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  #11 (permalink)  
Old 02-04-2009, 04:13 PM
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Default Re: I have something Fred doesn't have.

Enough about Basis units and Chads. Congratulations on getting married! Let's see this bride of yours!
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  #12 (permalink)  
Old 02-04-2009, 05:11 PM
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Default Re: I have something Fred doesn't have.

The CS70 is a table saw only. The Basis is something else altogether, but Chad had one of them too. He also had the Festool belt sander w/frame and a few other tools we don't get. His shop was wired for 220 and 110 so that he could use all of his tools. He designed in England for 6 years and collected quite a few tools while there. He uses his basis as a router table and to hold the belt sander, which is a monster. He also claims that it is unparalleled for flattening a tabletop when used with the sanding frame.

He also has a Felder combo saw and shaper so he wasn't sacrificing much by selling the CS70, but I can testify to the fact that the Felder ain't portable. What a piece of equipment that machine is!


The CS 70 breaks down in minutes. You can remove and replace the slider without need to realign it. For jobsite work the slider might take up a lot of room in transport, but we did bring it all back in a Subaru Forrester along with the monster wheeled suitcase that most women need when they travel, my camera bag and duffel bag, 2 set of snowshoes w/ poles, and a couple bags of kitchen utensils we bought while there. I am probably forgetting a thing or two but that should indicate its relative compactness. As you can see, there was a fence, outfeed table and right side extension in the mix.

The only use I have put it to use for so far was as a crosscut station, something I would have usually done on the Kapex. I used the fence off the MFT3, with its swing stop, in place of the CS fence, crosscut one end square, flipped the board and swung the stop down, and crosscut to length. The saw has a pulling function that will slide the blade forward under the table so I used that instead of sliding the board across the blade. Sweet. Essentially an upside down SCMS. In general, I would say this tool could perform very well, especially as a jobsite saw, in place of a table saw for ripping and a SCMS for cut-off and mitering. I do not believe it would be any better at breaking down sheet goods than any other TS. For that, break out the other TSs, the 55 or 75. More later.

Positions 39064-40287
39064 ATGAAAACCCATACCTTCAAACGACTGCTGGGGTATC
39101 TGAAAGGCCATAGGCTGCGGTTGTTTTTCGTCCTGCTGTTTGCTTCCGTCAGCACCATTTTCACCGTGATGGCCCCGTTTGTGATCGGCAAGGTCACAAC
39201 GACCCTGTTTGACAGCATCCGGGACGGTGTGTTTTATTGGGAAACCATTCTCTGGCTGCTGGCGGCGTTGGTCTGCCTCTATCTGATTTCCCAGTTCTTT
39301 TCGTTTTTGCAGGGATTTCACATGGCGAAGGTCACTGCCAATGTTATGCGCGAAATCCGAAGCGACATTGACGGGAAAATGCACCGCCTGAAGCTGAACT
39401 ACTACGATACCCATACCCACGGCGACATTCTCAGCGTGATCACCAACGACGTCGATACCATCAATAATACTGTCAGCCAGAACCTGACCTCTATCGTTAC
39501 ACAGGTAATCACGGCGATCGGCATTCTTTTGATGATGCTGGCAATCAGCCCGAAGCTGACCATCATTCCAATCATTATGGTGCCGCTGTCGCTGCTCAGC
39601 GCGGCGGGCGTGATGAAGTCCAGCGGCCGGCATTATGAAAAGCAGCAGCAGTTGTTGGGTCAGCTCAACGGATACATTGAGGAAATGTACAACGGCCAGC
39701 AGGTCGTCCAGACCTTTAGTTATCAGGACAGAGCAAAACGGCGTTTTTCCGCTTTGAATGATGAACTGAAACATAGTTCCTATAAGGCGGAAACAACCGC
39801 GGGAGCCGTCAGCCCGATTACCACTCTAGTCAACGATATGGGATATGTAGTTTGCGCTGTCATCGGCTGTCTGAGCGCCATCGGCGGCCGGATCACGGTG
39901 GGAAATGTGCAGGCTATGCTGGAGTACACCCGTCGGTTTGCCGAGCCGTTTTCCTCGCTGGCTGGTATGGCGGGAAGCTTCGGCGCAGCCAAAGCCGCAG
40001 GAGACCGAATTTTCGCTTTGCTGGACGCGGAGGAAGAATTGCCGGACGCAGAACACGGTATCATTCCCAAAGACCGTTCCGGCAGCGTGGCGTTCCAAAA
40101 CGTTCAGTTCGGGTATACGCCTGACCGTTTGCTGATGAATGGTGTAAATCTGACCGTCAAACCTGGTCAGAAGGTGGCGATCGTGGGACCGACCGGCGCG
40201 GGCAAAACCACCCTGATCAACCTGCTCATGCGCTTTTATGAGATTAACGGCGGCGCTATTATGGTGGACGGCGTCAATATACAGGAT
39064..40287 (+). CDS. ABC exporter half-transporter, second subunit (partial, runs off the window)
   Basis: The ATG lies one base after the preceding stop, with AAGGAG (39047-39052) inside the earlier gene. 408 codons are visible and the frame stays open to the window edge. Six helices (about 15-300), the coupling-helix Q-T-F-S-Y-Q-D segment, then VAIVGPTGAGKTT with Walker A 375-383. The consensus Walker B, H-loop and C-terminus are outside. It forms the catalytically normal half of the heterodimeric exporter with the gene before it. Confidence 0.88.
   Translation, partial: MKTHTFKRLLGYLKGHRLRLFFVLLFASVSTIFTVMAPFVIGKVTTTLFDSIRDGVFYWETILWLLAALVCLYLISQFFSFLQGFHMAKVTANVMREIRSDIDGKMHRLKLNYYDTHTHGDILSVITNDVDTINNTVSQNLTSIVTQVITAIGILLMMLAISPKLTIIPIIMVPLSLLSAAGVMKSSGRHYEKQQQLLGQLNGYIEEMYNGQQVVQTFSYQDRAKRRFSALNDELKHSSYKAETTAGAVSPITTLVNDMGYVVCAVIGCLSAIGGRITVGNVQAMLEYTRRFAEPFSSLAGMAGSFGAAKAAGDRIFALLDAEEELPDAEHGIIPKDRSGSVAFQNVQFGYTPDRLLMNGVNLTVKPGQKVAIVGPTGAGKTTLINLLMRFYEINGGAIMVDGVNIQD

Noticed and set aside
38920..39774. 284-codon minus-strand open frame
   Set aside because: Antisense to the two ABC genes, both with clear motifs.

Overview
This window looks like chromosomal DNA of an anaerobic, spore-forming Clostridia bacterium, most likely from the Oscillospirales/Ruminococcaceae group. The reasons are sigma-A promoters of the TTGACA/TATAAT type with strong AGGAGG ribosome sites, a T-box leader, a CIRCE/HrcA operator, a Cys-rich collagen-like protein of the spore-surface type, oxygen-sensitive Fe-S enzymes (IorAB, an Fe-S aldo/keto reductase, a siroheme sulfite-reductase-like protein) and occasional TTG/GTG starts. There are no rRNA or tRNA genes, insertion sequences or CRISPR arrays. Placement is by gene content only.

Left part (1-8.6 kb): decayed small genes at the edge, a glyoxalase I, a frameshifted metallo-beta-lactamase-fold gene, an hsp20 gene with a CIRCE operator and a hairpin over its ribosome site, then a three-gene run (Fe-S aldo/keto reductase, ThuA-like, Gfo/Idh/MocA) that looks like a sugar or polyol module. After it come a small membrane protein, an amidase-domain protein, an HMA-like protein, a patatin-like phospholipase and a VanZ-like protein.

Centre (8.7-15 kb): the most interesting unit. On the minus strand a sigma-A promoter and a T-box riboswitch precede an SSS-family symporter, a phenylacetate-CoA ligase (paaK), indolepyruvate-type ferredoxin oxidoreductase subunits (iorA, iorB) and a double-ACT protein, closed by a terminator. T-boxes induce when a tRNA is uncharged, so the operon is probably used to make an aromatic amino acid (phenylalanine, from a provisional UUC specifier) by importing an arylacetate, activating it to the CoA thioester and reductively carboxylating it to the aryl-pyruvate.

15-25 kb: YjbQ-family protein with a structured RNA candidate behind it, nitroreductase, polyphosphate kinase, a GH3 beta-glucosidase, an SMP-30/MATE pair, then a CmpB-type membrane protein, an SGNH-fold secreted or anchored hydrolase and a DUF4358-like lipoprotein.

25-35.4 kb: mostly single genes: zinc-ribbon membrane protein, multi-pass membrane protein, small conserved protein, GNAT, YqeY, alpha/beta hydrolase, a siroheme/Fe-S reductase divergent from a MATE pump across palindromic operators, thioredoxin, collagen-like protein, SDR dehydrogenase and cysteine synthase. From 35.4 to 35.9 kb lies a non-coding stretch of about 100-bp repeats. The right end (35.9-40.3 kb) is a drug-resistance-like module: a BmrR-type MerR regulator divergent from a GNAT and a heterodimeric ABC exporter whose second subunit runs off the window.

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  #13 (permalink)  
Old 02-04-2009, 05:51 PM
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Default Re: I have something Fred doesn't have.

Wow Greg! Double congratulations, actually triple since you have a new house too.

"He also had the Festool belt sander w/frame and a few other tools we don't get... He uses his basis as a router table and to hold the belt sander, which is a monster. He also claims that it is unparalleled for flattening a tabletop when used with the sanding frame."

As you know I've been railing about this tool for years so it's good to have some backup.
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  #14 (permalink)  
Old 02-05-2009, 08:59 PM
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Default Re: I have something Fred doesn't have.

Greg, I may just have to come by your shop and steal try that!
Very cool.

And congrats on getting married!
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  #15 (permalink)  
Old 02-06-2009, 03:42 PM
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Default Re: I have something Fred doesn't have.

Quote:
Originally Posted by Sparky977 View Post
Greg, I may just have to come by your shop and steal try that!

Very cool.

And congrats on getting married!

I knew you would feel bad, Sparky, being in Hastings and all. With the work you do this would be a great tool as it is so portable. The downside on this particualr one would be that it is 220. I think Festool should really think about bringing it over (I know, UL ). As I pointed out, on the jobsite it could easily do 95% or more of what a SCMS can do plus its utility as a table saw.


Michael, I though about you when I saw the belt sander. I think you have the AEG version, IIRC. So I guess I still have someone to be envious of. I would buy this tool in a heartbeat. Actually, when Chad expressed a little heartbreak over letting the CS70 go I told him he could keep the check and I would arrange for the Felder to be pulled out in its place. He snapped out of his nostalgia right off.

BTW, I don't recall saying I had a new house. I don't, and the one I have has plenty of woodworking and repair projects to keep me occupied for a long time. Thank you anyways, I will still settle for double congrats. Nice to hear from you. I've missed your posts. Had me worried.